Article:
This was after going to the symphony. I guess I was hungry because I asked for a fried egg to be put on top of it.
Since this project came up and only had iPhone images, I thought I’d use a non-Camera+ iPhone image as as an opportunity to investigate Lightroom CC’s de-noise and sharpening routines (in the Detail tab of the Develop module). While it is very convenient, I dislike the artifacts it generates when working on underexposed JPEG images.
Surprisingly, a simple application of basic processing, seems to oversaturate the reds in image, which I had to pull down using the HSL controls. I guess Adobe engineers are Canon photographers.
In Lightroom’s defense, the lighting was terrible, so I should be happy anything was usable, as there’s only so much you can recover from a high ISO photo camera shot. Should learn to bring a real camera out when I eat.
The end of my much-beloved Aperture and the start of a new year means a migration to Adobe Lightroom CC is in order. The Python developer who coded the Aperture import plugin for Adobe was clearly underpaid as it is underperforming and crash-prone when you have an Aperture Library as corrupted as mine.
So after a week of failure upon hard disk failure, upon Aperture Vault recovery, upon backups and more backups (lesson learned). I’ve resigned myself to moving one project at a time into Lightroom. But which project?
For that, I wrote a simple Applescript that selects a random project. And then I move it, verify the map, redo the face detection, and fix the keywords. As a reward, I process and post an image from it and hopefully write a little something. You’ve noticed a few over the last week, and this will continue for…
(If I manage a project a day, it’ll be a couple years before I’ve fully migrated. Such is what happens when you’ve been shooting digitally for over 16 years.)
Jonathan Abrams kindly invited me to the christmas party of his startup at a bar he is the co-owner of. For some reason both my main camera (Nikon D200) and event photography lens were broke at the time. I think I was attending so many events and doing so much traveling, I was extremely hard on my equipment.
That day I dug up my old Nikon D70, and my landscape photography lens, try to put the biggest flash diffuser I could find, and started shooting anyway. I really tried to push the camera and lens for all it was worth. Slide is a really great venue, but pre-D3 ISO range and a small aperture lens can’t really do it justice. Oh well, just focus on the subjects lit by the flash and ignore the rest, because who can see anything else?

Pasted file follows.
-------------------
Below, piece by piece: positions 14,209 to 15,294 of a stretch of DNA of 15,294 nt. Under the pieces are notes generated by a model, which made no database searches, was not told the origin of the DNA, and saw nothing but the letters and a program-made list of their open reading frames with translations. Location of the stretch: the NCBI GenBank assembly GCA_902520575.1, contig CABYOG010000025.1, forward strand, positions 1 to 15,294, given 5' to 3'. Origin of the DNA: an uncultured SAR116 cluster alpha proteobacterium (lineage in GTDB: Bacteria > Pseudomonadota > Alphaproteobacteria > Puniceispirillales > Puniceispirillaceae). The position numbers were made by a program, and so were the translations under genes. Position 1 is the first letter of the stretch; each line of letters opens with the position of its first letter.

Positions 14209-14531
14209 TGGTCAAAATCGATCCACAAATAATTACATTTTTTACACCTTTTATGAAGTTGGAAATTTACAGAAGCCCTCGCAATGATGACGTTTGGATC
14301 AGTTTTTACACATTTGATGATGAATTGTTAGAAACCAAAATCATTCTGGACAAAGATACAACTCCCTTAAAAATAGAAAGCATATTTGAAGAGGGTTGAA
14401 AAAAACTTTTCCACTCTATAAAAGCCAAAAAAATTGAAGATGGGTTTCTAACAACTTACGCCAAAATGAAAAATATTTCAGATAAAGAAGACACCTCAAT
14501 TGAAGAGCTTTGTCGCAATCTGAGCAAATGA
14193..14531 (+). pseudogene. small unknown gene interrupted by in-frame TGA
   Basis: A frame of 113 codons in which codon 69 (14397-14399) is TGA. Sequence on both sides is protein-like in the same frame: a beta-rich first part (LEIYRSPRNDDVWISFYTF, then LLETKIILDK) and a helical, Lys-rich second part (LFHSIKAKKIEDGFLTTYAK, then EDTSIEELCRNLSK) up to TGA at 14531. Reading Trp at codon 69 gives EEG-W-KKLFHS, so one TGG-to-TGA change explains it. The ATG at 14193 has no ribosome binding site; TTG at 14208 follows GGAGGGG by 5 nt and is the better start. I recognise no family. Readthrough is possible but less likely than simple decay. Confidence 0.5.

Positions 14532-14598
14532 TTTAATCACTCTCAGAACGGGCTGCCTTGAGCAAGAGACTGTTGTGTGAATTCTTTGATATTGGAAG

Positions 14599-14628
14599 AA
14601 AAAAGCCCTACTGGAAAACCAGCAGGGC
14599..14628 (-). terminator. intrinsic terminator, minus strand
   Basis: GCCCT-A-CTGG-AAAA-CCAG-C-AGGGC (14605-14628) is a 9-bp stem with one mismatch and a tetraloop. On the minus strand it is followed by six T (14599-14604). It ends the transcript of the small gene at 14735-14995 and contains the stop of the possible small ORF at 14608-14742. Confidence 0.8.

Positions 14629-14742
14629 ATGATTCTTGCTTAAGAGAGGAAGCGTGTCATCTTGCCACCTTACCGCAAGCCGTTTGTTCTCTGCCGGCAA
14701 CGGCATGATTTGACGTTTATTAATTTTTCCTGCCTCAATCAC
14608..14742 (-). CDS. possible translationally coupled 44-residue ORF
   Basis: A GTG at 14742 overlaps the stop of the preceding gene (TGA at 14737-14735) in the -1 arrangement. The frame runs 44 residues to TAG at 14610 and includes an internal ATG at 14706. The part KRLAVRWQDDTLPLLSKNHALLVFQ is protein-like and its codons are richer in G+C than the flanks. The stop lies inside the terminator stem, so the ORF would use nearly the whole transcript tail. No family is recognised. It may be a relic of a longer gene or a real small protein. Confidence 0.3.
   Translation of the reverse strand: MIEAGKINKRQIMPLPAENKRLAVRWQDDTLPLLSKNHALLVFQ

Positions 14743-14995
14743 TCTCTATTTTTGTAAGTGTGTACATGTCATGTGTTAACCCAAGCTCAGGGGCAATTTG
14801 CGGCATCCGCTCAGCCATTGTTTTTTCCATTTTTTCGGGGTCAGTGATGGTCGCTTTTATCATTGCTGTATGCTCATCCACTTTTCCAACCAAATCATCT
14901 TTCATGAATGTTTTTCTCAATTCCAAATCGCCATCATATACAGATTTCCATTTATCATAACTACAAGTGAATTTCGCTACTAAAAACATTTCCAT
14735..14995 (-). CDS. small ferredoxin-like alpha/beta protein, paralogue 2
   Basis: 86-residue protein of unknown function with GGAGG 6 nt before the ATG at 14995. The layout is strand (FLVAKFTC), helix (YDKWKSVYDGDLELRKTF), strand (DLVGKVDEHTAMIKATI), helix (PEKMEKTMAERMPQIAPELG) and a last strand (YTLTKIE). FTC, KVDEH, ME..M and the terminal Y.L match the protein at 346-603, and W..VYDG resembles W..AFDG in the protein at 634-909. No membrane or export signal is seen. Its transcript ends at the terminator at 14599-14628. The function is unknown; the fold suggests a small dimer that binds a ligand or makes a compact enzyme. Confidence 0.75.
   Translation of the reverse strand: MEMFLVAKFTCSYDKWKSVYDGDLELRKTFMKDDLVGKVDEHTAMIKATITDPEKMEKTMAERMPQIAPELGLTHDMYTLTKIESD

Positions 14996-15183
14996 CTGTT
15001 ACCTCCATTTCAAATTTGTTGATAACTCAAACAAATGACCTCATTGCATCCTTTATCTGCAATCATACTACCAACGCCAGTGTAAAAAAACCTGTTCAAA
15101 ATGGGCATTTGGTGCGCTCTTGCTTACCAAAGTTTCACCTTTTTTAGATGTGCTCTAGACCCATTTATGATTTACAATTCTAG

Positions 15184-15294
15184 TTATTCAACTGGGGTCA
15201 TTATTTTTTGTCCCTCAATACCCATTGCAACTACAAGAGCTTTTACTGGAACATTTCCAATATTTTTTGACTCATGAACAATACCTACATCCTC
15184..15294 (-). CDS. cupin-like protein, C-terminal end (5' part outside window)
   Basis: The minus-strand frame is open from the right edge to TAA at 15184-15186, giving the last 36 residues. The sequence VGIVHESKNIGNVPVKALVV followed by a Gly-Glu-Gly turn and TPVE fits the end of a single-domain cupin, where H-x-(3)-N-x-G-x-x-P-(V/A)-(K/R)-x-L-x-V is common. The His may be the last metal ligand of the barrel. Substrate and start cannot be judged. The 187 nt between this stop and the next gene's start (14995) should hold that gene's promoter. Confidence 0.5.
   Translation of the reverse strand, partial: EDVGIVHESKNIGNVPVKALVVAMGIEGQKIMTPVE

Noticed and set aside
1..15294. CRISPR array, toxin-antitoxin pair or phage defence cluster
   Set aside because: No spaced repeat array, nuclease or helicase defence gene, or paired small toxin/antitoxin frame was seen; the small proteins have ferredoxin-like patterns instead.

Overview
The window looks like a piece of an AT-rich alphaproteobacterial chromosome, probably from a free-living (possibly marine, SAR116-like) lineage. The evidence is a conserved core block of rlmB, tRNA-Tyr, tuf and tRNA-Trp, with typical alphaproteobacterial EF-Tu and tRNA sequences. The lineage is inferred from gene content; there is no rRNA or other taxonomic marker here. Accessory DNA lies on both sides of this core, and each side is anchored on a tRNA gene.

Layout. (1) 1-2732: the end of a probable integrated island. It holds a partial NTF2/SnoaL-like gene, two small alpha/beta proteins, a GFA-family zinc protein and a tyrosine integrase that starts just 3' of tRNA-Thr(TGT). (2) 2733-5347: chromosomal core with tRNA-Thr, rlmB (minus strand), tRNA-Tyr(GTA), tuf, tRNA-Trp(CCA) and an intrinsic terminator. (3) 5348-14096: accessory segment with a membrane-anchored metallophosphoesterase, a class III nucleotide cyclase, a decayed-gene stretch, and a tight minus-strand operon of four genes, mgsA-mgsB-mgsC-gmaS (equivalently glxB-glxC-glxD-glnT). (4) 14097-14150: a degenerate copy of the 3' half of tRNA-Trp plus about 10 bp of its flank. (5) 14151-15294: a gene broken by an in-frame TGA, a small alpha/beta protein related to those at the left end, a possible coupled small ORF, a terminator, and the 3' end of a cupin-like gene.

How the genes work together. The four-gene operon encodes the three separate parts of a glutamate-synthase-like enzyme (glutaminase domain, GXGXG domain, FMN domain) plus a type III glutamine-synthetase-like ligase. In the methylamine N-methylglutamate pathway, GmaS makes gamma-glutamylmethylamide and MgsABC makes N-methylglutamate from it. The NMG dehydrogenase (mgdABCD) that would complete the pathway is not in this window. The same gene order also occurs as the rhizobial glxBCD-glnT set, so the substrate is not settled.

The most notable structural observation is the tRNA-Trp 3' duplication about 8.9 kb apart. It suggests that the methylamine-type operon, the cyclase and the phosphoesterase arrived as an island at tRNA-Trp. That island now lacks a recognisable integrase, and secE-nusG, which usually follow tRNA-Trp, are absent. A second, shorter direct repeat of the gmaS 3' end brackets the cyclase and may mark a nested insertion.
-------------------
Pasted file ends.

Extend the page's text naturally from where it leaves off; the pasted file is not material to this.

Marie and I don’t often get to Fisherman’s Wharf since I moved away from there, but since her sister was visiting, we decided to make the drive for breakfast. The nice thing about the Wharf is that the better food places aren’t busy because they aren’t frequented by tourists who are looking for anything labeled as “world famous.”
Because I was one of the first people to post pictures on Yelp, the owners recognize us and sometimes give us a fruit cup while we are waiting for our order. That’s another opportunity to photograph.
As I’ve mentioned before, one of the interesting things about shooting with a Leica camera is its limitations. A close rangefinder focusing of 70cm means puts more in than the food in frame showing a bit of the environment the food lives in… even if it only appears as bokeh.
As for processing, mostly I spent the time familiarizing myself with Lightroom’s built-ins. I still think in Aperture (and external plugins), but I’m trying to discover how much I can do things in my preferred style in Lightroom. I masked away some of the background saturation, brightness, and detail, though since I’m not yet familiar with shortcuts, my masking leaves a little to be desired. It’s odd because the more you process an image, the less you can tell it was photographed with a Leica. Lightroom’s film grain effect, while not as good as DxO or nik, is a great convenience when viewed close up or printed.